Rig Veda,' i. 51, 8, x, 105, 8. Muir, 'Sanskrit Texts,' part ii. ch. iii. 2 Lane, 'Modern Egyptians,' vol. ii. p. 383.
calculating-machine is of Asiatic invention; it had if not its origin at least its special development among the ancient Buddhists, and its 108 balls still slide through the modern Buddhist's hands as of old, measuring out the sacred formulas whose reiteration occupies so large a fraction of a pious life. It was not till toward the middle ages that the rosary passed into Mohammedan and Christian lands, and finding there conceptions of prayer which it was suited to accompany, has flourished ever since. How far the Buddhist devotional formulas themselves partake of the nature of prayer, is a question opening into instructive considerations, which need only be suggested here. By its derivation from Brahmanism and its fusion with the beliefs of rude spiritworshipping populations, Buddhism practically retains in no small measure a prayerful temper and even practice. Yet, according to strict and special Buddhist philosophy, where personal divinity has faded into metaphysical idea, even devotional utterances of desire are not prayers; as Köppen says, there is no ‘Thou !' in them. It must be only with reservation that we class the rosary in Buddhist hands as an instrument of actual prayer. The same is true of the still more extreme development of mechanical religion, the prayer-mill of the Tibetan Buddhists. This was perhaps originally a symbolic 'chakra'or wheel of the law, but has become a cylinder mounted on an axis, which by each rotation is considered to repeat the sentences written on the papers it is filled with, usually the 'Om mani padme hûm !' Prayer-mills vary in size, from the little wooden toys held in the hand, to the great drums turned by wind or waterpower, which repeat their sentences by the million. The Buddhist idea, that 'merit' is produced by the recitation of these sentences, may perhaps lead us to form an opinion of large application in the study of religion and superstition, namely, that the theory of prayers may explain the origin of charms. Charm-formulas are in very many cases actual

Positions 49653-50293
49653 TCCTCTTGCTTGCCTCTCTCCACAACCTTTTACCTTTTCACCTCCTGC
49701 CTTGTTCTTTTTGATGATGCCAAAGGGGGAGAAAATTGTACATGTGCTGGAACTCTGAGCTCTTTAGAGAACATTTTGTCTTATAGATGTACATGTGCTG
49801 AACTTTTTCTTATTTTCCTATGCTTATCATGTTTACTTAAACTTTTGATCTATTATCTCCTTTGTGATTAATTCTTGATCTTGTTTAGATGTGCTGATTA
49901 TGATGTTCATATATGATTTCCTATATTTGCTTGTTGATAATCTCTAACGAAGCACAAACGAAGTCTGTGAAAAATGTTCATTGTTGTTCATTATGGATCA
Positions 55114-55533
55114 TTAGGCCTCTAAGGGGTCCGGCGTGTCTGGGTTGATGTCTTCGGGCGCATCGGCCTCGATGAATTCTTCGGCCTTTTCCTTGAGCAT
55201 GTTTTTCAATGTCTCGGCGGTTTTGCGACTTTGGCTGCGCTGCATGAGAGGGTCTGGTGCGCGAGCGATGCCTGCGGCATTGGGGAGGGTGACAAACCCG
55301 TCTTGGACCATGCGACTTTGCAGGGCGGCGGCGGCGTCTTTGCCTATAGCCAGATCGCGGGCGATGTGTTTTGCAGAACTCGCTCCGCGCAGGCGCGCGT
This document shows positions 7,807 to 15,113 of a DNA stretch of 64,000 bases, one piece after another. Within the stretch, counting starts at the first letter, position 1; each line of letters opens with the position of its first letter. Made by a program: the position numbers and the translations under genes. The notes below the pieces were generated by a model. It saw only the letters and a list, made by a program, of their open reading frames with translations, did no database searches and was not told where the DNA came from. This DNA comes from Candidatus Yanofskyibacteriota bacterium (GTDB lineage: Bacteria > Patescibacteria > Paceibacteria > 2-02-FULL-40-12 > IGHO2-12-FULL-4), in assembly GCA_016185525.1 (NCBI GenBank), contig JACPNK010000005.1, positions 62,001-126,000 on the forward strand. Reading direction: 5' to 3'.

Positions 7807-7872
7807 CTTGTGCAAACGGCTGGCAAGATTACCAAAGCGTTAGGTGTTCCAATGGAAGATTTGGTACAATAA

1 See Köppen, 'Religion des Buddha,' vol. i. pp. 345, 556 ; vol. ii. pp. 303, 319. Compare Fergusson, ‘Tree and Serpent Worship,' pl. xlii.